City of Raleigh Police Department – This website contains links about how to report a crime, view crime mapping in iMAPS, and find crime prevention resources.
222 West Hargett Street
Raleigh, North Carolina 27601
Phone: (919) 996-3335
North Carolina Department of Public Safety – Supports its overall mission of improving the quality of life for North Carolinians by reducing crime and enhancing public safety with links to offender family services, rehabilitative programs, and juvenile crime prevention councils.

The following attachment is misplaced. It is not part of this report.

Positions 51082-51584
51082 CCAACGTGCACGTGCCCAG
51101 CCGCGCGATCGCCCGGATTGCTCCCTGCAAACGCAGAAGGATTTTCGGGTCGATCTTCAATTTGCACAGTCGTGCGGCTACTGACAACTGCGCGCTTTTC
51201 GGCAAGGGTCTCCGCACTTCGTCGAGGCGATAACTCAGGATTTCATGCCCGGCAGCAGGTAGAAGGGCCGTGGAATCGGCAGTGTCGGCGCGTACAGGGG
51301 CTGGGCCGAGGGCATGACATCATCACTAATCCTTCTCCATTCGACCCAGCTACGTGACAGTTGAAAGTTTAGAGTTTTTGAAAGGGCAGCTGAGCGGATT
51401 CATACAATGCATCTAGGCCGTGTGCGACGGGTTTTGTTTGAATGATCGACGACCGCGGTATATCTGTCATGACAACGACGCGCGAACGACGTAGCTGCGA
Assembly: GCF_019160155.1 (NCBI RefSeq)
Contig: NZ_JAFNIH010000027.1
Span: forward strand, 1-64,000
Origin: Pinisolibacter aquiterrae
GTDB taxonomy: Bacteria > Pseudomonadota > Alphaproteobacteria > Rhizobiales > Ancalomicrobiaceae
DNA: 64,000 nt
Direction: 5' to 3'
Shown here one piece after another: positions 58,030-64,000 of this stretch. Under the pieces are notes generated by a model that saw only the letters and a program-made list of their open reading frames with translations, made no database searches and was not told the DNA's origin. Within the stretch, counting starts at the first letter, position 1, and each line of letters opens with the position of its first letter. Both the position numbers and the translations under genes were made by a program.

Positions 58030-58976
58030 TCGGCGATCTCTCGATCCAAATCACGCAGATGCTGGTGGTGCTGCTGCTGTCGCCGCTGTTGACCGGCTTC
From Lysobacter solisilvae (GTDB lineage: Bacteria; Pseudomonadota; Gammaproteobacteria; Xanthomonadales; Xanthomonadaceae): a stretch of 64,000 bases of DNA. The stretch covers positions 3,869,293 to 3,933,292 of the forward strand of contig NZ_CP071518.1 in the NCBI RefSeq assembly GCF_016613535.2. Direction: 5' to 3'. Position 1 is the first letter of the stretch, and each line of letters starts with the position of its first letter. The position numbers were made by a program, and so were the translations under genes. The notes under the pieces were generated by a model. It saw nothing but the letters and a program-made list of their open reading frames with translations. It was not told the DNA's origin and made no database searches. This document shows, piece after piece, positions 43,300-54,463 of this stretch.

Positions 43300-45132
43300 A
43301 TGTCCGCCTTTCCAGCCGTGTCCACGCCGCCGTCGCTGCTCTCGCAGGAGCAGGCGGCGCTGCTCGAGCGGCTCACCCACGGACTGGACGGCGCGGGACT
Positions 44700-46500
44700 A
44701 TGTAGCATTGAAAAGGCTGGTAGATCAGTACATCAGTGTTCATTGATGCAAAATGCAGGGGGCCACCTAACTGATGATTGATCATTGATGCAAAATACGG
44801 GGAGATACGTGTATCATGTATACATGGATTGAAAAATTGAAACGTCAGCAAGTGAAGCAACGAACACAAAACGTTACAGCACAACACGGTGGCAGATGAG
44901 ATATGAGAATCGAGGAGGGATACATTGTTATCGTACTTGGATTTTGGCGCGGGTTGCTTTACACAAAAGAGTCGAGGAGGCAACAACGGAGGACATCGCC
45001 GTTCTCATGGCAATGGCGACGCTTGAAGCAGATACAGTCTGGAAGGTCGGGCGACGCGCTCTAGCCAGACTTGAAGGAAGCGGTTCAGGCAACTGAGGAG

4201 Mail Service Center
Raleigh, North Carolina 27699-4201
Phone: (919) 733-2126
Contact Pollenz Law
If you have been accused of a property crime, it is vital that you retain the immediate representation of Pollenz Law. We will fight for your rights. We will look for flaws and weaknesses in the case against you. We will seek to get your charges reduced or dismissed, and we will stand by you throughout the proceedings. The right attorney may make all the difference in the outcome of your case. Pollenz Law represents clients in Durham County, Wake County, and Orange County, as well as surrounding areas. Make the smart choice – contact Pollenz Law today.